The story of Australian explorer William Landsborough’s courtship and subsequent marriage to his second wife Maria Theresa identifies Maria as a strong and feisty woman. William certainly had to learn about the importance of communication in a relationship. After their wedding in 1873, the bridal couple left Brisbane on horseback to spend their honeymoon at Bankfoot House situated in the Glass House Mountains. William was very silent as they rode. Suddenly the new Mrs Landsborough turned her horse around and whipped it into a gallop. An aghast William saw her disappearing towards Brisbane and the more furiously he galloped after the experienced horsewoman, the faster she went. When he drew rein, William asked his bride why she galloped away. “You rode 17 miles (27 kilometres) without speaking a word. I thought I had married a man not a post,” was her reply.
Other courting stories include when Walter Lanham, an early settler, was courting his future wife, Sarah. The story goes that he had to swim his horse and himself, minus clothes, across the Brisbane River, then dress to go calling.
Mr Albert Kruger was a cattle dealer and while conducting business at a property in Peachester, during a conversation with the owner, it was mentioned that a family named Otto who lived nearby had a very pretty young daughter named Matilda who was the object of unwanted attentions from a young man she did not like. Albert was convinced to visit the Otto farm on some pretext and meet the lovely Matilda. They were married on October 11, 1899.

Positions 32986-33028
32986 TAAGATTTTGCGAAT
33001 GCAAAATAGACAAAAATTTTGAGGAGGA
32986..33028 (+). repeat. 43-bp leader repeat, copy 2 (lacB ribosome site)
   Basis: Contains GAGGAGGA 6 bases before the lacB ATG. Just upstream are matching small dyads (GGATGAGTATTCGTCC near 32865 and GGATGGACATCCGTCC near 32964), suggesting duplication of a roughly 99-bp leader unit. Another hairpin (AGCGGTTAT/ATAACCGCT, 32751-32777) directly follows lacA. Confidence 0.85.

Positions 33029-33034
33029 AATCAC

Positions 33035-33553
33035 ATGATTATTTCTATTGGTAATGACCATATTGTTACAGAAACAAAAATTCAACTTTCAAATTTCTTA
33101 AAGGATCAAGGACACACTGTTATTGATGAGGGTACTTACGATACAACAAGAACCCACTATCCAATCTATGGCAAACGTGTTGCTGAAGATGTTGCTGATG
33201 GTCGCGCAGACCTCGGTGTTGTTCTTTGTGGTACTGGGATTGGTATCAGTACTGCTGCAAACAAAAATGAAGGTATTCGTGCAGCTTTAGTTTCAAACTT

A story of how love prevails was when Robert Denny married Dorothea Jeffryes in 1904. Dorothea’s parents did not approve of Robert who was a struggling farmer at Peachester and viewed him as unsuitable for their schoolteacher daughter. Not to be deterred Robert and Dorothea drove up to the school at Forest Springs and told the pupils that the school was closed until further notice and drove to Brisbane to be married.
Mooloolah Station was a place where courtships took place in the 1920s.
The lads of Mooloolah would come into town when the train, known as Number 99, came through on a Friday or Saturday night about 8pm. The station master played the fiddle and his daughter the violin when the night train arrived.
Some of the young ladies from town would perhaps wander over, chaperoned of course. It was the main event. Once the train left, the young men of the district would get on their horses and ride many miles home.
The bus depot in Caloundra was also a place where in the 1950s the local youth waited to see who got off the Caloundra bus bringing the holidaymakers from Landsborough Station. Many a love interest was first seen getting off the local bus, while lifesavers had the chance to meet a pretty girl when on patrol.
These stories and memories are from an era when times were uncertain but the enduring thread of love or wanting to find love prevails: the essence of Valentine’s Day!
Being a Leap Year it might be time to have a meeting about organising a Ball!
Reference: Dearly Beloved – Weddings tell the story…1880s-1950s. Peachester History Committee (available at the Heritage Library).
Thanks to the Sunshine Coast Council’s Heritage Library staff for the words and Picture Sunshine Coast for the images